The fruit company turns up the heat in its dispute over claims that Nicaraguan workers were made sterile by a pesticide
The reviews are in, and executives at Dole Food really don't like Fredrik Gertten's new movie Bananas! Just why they don't was made clear in a July 8 lawsuit the company filed against the Swedish filmmaker in Los Angeles Superior Court that alleges the film is false and defamatory. The movie, a documentary, chronicles a crusade by Los Angeles personal injury lawyer Juan J. Dominguez to win compensation in U.S. courts for thousands of workers who claim they were made sterile after exposure to the pesticide DBCP on Dole-operated banana farms in Nicaragua.
That heroic account, Dole says in its complaint, is "blatantly false." Exhibit A in its argument: findings by Los Angeles Superior Court Judge Victoria G. Chaney that most, if not all, of the Nicaraguan workers' claims were fabricated. Judge Chaney presided over the litigation that is the focus of Bananas!, and while she did not formally issue her findings until June 17, she made them known at a hearing in April.
Gertten, Dole says, ignored repeated requests by the company to modify the film in light of the judge's conclusions. It also sought corrections of what the company claims are other inaccuracies. The film, for example, refers to banana workers being killed by DBCP, and even opens with a scene showing the burial of a worker. None of the lawsuits filed against Dole ever alleged that exposure to the pesticide caused death.
Companies now more willing to fight back
Bananas! premiered at the Los Angeles Film Festival on June 23, and Dole alleges that Gertten plans to screen it at additional festivals and release it in movie theaters in the fall. Dole, based in Westlake Village, Calif., is seeking a ban on further showings of the film and on display of the film's promotional Web site.
A July 9 statement released on behalf of Gertten by his Oakland attorney, Richard J. Lee, calls Dole's suit "without merit" and says it is "the latest in a continued line of intimidating harassment by a multinational corporation aimed at a small, independent film and its filmmakers." It adds that "in all screenings of the film which have occurred to date we have disclosed the judge's findings."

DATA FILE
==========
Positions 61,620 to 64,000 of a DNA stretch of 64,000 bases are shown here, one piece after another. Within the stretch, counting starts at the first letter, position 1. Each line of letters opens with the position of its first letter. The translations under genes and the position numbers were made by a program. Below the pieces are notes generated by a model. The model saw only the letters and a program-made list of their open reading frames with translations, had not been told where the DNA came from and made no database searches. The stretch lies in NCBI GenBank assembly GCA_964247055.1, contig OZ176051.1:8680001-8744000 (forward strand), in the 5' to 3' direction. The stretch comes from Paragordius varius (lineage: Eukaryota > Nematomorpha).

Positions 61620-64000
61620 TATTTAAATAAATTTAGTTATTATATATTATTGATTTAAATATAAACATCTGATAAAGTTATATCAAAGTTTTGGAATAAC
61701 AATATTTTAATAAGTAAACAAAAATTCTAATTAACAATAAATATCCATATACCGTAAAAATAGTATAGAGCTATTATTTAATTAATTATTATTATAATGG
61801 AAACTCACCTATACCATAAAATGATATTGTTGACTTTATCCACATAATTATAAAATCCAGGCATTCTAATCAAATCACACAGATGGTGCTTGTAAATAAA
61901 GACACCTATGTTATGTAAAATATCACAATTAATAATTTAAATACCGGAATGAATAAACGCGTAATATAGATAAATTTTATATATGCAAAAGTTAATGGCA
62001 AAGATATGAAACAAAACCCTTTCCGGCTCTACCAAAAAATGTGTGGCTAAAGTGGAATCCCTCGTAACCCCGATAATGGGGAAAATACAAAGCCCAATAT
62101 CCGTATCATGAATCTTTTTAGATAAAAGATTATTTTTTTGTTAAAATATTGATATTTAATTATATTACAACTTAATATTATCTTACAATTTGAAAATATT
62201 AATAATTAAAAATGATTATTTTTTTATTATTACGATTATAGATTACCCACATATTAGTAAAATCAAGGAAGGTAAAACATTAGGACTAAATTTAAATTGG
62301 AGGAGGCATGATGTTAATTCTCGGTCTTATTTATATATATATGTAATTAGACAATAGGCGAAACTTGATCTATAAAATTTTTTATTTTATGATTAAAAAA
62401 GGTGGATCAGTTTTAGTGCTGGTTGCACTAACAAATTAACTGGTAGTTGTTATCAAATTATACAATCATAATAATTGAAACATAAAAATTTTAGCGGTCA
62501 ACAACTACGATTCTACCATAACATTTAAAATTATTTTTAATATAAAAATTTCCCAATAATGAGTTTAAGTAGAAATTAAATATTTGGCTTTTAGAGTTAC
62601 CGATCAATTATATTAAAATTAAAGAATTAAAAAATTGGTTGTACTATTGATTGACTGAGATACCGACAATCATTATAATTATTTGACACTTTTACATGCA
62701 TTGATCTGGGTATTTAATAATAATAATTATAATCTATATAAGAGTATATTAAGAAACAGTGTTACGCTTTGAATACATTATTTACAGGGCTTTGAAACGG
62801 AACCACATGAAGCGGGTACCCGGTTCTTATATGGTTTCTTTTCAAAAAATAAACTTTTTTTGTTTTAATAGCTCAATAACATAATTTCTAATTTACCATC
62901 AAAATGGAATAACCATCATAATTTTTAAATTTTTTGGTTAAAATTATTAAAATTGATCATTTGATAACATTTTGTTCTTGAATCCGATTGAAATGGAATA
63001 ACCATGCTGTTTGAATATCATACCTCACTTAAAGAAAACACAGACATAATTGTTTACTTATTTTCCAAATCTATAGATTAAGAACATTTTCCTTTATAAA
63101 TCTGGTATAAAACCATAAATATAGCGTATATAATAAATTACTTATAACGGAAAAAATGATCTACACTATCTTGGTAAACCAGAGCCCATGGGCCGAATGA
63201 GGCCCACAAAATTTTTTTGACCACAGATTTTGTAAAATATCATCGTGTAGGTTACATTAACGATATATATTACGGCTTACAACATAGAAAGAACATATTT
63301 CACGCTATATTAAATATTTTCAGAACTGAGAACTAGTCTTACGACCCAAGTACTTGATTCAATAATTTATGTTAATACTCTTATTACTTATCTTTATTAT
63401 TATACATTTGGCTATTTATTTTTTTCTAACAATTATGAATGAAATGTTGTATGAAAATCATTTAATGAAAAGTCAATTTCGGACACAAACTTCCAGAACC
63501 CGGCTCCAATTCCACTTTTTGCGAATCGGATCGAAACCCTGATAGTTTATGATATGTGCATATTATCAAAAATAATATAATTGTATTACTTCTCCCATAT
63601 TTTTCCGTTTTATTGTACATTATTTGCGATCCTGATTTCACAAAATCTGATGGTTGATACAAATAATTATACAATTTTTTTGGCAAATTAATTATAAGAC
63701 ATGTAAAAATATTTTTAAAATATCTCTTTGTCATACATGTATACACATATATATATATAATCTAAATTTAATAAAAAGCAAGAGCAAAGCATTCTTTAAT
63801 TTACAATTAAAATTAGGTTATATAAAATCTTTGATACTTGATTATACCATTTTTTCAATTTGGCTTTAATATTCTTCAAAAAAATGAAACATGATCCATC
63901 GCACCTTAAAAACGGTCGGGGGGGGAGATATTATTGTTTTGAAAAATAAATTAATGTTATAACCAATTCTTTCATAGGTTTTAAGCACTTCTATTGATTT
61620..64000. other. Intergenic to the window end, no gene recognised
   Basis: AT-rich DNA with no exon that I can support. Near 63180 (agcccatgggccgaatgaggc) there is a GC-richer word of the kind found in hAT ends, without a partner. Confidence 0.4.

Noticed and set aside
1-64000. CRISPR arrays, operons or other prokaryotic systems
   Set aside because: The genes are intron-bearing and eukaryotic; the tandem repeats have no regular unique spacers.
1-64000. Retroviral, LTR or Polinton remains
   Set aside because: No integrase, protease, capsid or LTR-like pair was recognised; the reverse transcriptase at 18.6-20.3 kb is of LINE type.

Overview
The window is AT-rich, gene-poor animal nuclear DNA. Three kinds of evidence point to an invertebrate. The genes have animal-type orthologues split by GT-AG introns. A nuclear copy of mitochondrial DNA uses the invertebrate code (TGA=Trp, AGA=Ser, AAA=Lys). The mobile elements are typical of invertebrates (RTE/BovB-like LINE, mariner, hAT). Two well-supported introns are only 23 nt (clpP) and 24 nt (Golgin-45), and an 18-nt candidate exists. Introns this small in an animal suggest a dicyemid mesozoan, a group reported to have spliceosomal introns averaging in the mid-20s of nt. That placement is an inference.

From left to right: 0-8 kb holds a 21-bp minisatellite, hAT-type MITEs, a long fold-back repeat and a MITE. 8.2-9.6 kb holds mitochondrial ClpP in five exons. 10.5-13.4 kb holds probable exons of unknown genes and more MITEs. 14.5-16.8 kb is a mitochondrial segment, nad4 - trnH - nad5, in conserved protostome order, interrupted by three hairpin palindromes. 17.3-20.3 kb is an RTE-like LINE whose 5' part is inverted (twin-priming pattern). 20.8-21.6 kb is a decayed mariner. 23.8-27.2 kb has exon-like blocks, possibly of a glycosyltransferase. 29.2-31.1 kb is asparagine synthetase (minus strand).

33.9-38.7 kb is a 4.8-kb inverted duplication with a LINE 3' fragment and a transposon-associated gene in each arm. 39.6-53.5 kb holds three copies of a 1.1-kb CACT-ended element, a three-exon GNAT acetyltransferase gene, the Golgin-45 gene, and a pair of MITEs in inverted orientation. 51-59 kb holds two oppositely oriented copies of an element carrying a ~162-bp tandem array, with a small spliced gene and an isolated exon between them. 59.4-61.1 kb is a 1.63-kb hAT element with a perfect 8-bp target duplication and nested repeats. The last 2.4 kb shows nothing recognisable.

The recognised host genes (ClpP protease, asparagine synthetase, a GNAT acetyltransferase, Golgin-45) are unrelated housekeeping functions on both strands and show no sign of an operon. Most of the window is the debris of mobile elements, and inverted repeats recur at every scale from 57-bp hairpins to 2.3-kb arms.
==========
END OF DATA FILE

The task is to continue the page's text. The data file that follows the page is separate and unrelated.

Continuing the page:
It used to be that corporations were wary of taking on the media in lawsuits. "The old school of thought," says crisis communications expert Eric Dezenhall, was that "you should never pick a fight with anybody who buys ink by the barrel"—the idea being that even big companies could be outgunned on the battlefield of publicity. But, he says, that calculus has changed, and companies are now more willing to fight back.
Putting Theaters on Notice
Just by filing its lawsuit, Dole may have accomplished one major objective, says Dezenhall, who heads Dezenhall Resources in Washington: putting theaters and Web sites on notice that if they show Bananas!, they will be drawn into "some very ugly litigation."
From a public relations standpoint, Dole's decision to pursue a defamation lawsuit carries the risk of attracting even more attention to the very thing it says is injurious to the company. "We did take that into account," says Theodore J. Boutrous, Jr., a partner at Gibson, Dunn & Crutcher in Los Angeles and Dole's lead lawyer on the suit. But, he says, "we really felt we had no choice but to file a suit to protect Dole's reputation."
Boutrous and Gibson Dunn have a long history of representing media companies in First Amendment cases, but in representing Dole in the pesticide-injury lawsuits documented in Gertten's film, Boutrous says, he is now representing a plaintiff in a defamation case for the first time ever.